Albania Languages

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Albanian is the only language in its own distinctive branch of the Indo-European language family. It is divided into the dialects of Geg and Tosk. Albanian was formerly written in the Arabic Turkish, Greek, and Latin alphabets in the various parts of the country. During the centuries of Ottoman rule, the Albanian language was not commonly used in writing. The records of Albania are mostly in Turkish (in Arabic script), Italian, Greek, and Latin. Many official records are in old Turkish, as would be any Muslim records. Roman-Catholic records would be written in Latin and Albanian; Orthodox records in Greek. The first written alphabet for the Albanian language appeared in the 15th century. During the four centuries of Ottoman rule, written Albanian was forbidden but it was preserved by emigre communities. By the early 20th century more than a dozen alphabets had developed. In 1908 a standard orthography of Latin characters was adopted. It is important to note that Turkish was written in the Arabic alphabet until the 1920s. Albanian is the national language and is spoken by nearly all of the country's inhabitants. Today the Tosk dialect of Albanian is the official language but both dialects, Geg and Tosk, are used in everyday speech. A few other languages are spoken by minority groups, the major one being Greek in the southern part of Albania.[1]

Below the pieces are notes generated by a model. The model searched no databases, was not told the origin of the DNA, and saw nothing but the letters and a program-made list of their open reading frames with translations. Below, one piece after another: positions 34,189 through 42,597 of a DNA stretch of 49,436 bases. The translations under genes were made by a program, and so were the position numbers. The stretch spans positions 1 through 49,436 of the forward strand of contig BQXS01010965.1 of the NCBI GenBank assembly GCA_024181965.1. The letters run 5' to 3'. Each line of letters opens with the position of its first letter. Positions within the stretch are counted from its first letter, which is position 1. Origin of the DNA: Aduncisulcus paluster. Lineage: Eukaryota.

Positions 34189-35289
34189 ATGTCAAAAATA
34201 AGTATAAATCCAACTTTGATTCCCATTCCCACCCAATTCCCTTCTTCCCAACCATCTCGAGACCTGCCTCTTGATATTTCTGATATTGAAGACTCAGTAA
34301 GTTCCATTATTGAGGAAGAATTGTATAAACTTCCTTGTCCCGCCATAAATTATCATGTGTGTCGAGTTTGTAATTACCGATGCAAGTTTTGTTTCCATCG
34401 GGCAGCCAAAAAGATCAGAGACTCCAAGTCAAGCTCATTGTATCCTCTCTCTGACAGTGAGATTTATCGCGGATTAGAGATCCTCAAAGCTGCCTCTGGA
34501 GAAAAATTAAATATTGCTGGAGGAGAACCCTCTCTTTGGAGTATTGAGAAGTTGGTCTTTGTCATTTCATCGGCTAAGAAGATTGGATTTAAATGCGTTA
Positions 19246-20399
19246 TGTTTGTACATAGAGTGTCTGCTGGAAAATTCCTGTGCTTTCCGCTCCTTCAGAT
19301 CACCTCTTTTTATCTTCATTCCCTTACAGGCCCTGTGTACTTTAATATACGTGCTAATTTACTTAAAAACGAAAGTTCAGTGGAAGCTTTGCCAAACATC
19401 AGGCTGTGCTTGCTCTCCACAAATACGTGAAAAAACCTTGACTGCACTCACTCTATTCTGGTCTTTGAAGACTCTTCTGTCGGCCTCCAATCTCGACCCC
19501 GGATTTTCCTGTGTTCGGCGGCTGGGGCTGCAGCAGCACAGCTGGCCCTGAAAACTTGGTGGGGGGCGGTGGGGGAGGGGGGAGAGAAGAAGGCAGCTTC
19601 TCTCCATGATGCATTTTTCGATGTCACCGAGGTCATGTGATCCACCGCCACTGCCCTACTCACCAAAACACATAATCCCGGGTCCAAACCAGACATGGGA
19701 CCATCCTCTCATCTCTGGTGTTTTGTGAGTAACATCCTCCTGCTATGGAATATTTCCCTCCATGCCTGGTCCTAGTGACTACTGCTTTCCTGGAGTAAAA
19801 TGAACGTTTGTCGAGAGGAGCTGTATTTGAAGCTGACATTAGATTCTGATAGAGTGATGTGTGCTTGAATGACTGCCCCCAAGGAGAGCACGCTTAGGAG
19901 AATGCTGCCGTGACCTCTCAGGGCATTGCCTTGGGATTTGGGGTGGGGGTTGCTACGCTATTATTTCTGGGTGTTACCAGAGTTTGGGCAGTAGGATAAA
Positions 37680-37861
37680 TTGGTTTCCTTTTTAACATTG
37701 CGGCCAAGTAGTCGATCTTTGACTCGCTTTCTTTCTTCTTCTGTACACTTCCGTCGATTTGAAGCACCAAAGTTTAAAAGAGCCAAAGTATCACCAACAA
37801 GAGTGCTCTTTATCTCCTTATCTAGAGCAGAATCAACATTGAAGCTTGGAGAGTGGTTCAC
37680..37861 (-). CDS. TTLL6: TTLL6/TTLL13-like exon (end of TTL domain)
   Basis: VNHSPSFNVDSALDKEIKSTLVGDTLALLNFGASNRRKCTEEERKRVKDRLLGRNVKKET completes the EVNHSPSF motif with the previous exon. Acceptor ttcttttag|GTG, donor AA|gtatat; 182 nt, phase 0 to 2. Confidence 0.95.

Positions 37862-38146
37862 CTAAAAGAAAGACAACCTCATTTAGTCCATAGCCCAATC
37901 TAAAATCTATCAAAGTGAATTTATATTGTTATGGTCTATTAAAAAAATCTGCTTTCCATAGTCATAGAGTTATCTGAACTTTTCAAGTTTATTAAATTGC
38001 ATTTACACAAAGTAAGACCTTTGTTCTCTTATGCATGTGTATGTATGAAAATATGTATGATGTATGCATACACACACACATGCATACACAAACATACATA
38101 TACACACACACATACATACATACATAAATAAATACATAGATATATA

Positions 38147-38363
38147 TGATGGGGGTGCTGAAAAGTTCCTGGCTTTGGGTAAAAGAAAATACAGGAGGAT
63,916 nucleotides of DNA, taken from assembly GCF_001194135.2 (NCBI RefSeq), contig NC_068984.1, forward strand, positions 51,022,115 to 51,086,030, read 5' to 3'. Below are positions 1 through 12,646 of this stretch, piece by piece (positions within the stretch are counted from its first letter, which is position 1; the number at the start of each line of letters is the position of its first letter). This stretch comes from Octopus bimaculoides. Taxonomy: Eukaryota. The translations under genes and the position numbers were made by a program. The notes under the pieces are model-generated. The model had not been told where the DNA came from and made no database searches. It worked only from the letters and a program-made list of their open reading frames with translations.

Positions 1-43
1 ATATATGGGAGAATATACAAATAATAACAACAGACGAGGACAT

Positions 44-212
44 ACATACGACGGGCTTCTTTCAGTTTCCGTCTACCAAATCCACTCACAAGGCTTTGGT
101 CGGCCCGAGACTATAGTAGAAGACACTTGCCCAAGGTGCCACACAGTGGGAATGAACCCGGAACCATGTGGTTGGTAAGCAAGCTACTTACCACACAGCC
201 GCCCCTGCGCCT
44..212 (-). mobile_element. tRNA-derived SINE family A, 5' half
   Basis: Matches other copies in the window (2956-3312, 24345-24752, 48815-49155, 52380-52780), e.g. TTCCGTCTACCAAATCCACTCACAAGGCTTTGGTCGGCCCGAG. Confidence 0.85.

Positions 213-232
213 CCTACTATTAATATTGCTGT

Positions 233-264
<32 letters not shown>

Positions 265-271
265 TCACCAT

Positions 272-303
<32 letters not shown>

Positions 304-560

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References

  1. The Family History Department of the Church of Jesus Christ of Latter-day Saints, “Family History Record Profile: Albania,” Word document, private files of the FamilySearch Content Strategy Team, 1991-1998.